Oct. 23, 2020

Beat of the Week

(Honorable Mention)

Data, reporting reveal millions exposed to wildfire pollution

used government air pollution data, academic studies and interviews to report exclusively that the western wildfires exposed at least 38 million people in five states to unhealthy levels of smoke, causing emergency room visits to spike and potentially thousands of deaths among the elderly and infirm. The all-formats package included the experience of an Oregon woman whose smoke-triggered asthma attacks twice sent her to the emergency room.https://bit.ly/34hvDgShttps://bit.ly/3m6yeR0

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Sept. 10, 2021

Beat of the Week

(Honorable Mention)

Distinctive reporting gives voice to fastest-growing US county

upended stereotypes with a deeply textured, intimate examination of a North Dakota community transformed by sudden growth.As part of the AP's ongoing coverage of the 2020 Census, Montana-based Brown went to McKenzie County, North Dakota — the center of the western oil boom and the fastest-growing county in the U.S. — to examine the impact of dramatic growth on a sleepy community on the western prairie. He charted the growth through the eyes of the people, from the old-timers who remembered riding horses through fields now lined with housing developments and oil wells, to newcomers finding their way into the fabric of the community.The story that emerged in Brown’s evocative words and photos came as something of a counternarrative to preconceived notions about how divided Americans are from one another. As revealed in graphics by Francois Duckett, a significant portion of McKenzie County’s newcomers are Hispanic, but many of those Brown interviewed described being embraced by the locals: the new restaurant owner helped along by customers who responded during the pandemic, or a transplanted family touched by the small-town charm of friendly faces saying hello in the grocery store.Brown’s nuanced reporting and writing gave his story a compelling narrative arc and showed the value of going to see firsthand what happens when a community is confronted with dramatic growth. https://aplink.news/bea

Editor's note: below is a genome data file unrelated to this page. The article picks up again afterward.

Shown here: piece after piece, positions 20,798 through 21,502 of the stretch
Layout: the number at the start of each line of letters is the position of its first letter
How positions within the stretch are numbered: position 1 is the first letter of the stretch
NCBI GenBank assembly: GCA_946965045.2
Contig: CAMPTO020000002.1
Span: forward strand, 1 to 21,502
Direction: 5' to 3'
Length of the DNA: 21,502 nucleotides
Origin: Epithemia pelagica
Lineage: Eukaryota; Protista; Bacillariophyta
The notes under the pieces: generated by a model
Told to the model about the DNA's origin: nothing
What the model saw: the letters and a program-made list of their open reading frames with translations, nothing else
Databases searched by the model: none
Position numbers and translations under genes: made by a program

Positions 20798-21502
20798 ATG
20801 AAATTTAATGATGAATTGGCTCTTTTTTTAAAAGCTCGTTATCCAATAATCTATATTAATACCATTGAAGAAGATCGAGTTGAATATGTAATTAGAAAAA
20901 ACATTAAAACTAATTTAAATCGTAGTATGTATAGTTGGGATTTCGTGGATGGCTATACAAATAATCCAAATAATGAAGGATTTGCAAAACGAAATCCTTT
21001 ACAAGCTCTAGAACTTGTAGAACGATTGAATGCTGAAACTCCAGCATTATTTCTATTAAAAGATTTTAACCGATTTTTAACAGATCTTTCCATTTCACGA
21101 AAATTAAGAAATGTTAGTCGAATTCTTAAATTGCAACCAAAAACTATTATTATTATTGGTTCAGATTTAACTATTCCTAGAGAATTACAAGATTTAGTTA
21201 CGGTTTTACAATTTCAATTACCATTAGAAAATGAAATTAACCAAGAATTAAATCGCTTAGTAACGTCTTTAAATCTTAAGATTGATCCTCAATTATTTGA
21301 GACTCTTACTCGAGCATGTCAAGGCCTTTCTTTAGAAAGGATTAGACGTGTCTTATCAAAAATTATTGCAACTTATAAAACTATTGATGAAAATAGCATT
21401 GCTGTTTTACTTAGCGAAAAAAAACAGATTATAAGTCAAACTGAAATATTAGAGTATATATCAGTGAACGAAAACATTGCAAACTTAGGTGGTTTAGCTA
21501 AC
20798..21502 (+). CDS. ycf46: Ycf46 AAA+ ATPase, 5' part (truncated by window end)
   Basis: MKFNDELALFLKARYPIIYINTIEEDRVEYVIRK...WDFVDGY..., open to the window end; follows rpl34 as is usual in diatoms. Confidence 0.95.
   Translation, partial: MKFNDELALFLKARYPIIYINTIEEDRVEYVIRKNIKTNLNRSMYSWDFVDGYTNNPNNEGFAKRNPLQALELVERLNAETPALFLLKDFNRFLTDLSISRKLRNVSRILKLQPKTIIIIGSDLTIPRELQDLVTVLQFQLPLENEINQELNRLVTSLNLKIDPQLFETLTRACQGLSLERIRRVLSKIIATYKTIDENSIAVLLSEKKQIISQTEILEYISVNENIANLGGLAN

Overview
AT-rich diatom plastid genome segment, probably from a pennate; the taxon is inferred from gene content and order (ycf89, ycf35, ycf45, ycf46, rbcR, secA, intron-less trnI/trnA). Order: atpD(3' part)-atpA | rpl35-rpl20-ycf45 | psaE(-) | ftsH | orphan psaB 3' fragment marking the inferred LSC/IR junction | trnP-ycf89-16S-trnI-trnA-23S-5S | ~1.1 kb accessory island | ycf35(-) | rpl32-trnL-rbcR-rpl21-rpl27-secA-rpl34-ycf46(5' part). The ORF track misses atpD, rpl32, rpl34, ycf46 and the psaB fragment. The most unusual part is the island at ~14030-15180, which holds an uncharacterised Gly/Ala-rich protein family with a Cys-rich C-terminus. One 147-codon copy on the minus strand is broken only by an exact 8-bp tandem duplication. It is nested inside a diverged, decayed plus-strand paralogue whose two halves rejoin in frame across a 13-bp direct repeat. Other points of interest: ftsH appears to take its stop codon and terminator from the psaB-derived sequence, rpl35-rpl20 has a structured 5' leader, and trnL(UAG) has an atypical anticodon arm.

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Sept. 01, 2016

Best of the States

A distinctive retelling of a shocking tragedy

As nurse practitioners, Sister Margaret Held and Sister Paula Merrill played a pivotal role in the lives of many people in rural Holmes County, Mississippi, which with 44 percent of its residents living in poverty ranks as the seventh-poorest county in America, according to the Census Bureau.

So when the two Roman Catholic nuns were found stabbed to death in the home they shared, the news devastated friends and families, as well as the many people who came to rely on the pair for critical, life-saving medical care.

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March 11, 2022

Beat of the Week

(Honorable Mention)

Only on AP: Mexico cartel extermination site yields haunting clues

built trust with investigators, gaining exclusive all-formats access to a gruesome cartel “extermination site” in northern Mexico where a forensics team searches for the remains of some of Mexico’s nearly 100,000 missing people. After six months of work at the site in Nuevo Laredo, investigators still can’t offer an estimate of how many people disappeared there. Countless bone fragments were spread across 75,000 square feet of desert scrubland, and in a single room of a ruined house, the compacted, burnt human remains and debris were nearly 2 feet deep. Read more

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Sept. 27, 2019

Best of the States

AP investigation shines light on dark side of CBD craze

Responding to AP’s call for ambitious journalism in 2019, Holbrook “Bert” Mohr of the U.S. investigative team tossed out an idea during a brainstorming session: Authorities in Mississippi had found vapes containing fentanyl and synthetic marijuana in stores near Mohr’s home. What caught his eye was that the product was labeled as CBD. 

That led to a collaboration by the Investigations and the Health and Science teams that would offer not just the exclusive results of laboratory testing — finding cheap and illegal synthetic marijuana instead of natural CBD in vapes and edibles — but also telling details about the people who bring dangerous products to market. 

The “Spiked CBD” package broke through. It was easily the top story on AP Mobile, and Mohr’s bylined story appeared on the front page of at least 23 newspapers; it was teased on the front of nearly 100 others. 

For identifying and leading a collaborative investigative project that connected with customers and readers, Mohr receives this week’s Best of the States award.

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